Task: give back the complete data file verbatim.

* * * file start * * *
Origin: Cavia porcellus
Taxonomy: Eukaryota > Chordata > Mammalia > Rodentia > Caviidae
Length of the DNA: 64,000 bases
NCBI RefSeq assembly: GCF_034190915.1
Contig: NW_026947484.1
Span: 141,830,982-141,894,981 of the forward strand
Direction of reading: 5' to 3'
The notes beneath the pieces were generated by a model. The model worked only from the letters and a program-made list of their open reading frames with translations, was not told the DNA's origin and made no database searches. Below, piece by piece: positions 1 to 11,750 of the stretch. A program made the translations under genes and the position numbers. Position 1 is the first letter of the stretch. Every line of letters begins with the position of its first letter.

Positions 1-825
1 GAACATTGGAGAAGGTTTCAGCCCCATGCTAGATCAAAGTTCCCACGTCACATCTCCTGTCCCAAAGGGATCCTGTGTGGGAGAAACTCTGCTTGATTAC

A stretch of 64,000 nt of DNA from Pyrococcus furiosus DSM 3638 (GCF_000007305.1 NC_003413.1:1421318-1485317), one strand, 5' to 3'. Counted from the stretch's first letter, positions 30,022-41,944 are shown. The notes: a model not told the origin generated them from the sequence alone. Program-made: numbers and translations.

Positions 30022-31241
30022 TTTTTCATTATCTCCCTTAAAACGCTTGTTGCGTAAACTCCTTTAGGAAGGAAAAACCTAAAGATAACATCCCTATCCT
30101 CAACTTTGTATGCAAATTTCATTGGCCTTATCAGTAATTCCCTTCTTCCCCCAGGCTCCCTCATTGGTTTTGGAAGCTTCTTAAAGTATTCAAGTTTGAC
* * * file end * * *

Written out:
Origin: Cavia porcellus
Taxonomy: Eukaryota > Chordata > Mammalia > Rodentia > Caviidae
Length of the DNA: 64,000 bases
NCBI RefSeq assembly: GCF_034190915.1
Contig: NW_026947484.1
Span: 141,830,982-141,894,981 of the forward strand
Direction of reading: 5' to 3'
The notes beneath the pieces were generated by a model. The model worked only from the letters and a program-made list of their open reading frames with translations, was not told the DNA's origin and made no database searches. Below, piece by piece: positions 1 to 11,750 of the stretch. A program made the translations under genes and the position numbers. Position 1 is the first letter of the stretch. Every line of letters begins with the position of its first letter.

Positions 1-825
1 GAACATTGGAGAAGGTTTCAGCCCCATGCTAGATCAAAGTTCCCACGTCACATCTCCTGTCCCAAAGGGATCCTGTGTGGGAGAAACTCTGCTTGATTAC

A stretch of 64,000 nt of DNA from Pyrococcus furiosus DSM 3638 (GCF_000007305.1 NC_003413.1:1421318-1485317), one strand, 5' to 3'. Counted from the stretch's first letter, positions 30,022-41,944 are shown. The notes: a model not told the origin generated them from the sequence alone. Program-made: numbers and translations.

Positions 30022-31241
30022 TTTTTCATTATCTCCCTTAAAACGCTTGTTGCGTAAACTCCTTTAGGAAGGAAAAACCTAAAGATAACATCCCTATCCT
30101 CAACTTTGTATGCAAATTTCATTGGCCTTATCAGTAATTCCCTTCTTCCCCCAGGCTCCCTCATTGGTTTTGGAAGCTTCTTAAAGTATTCAAGTTTGAC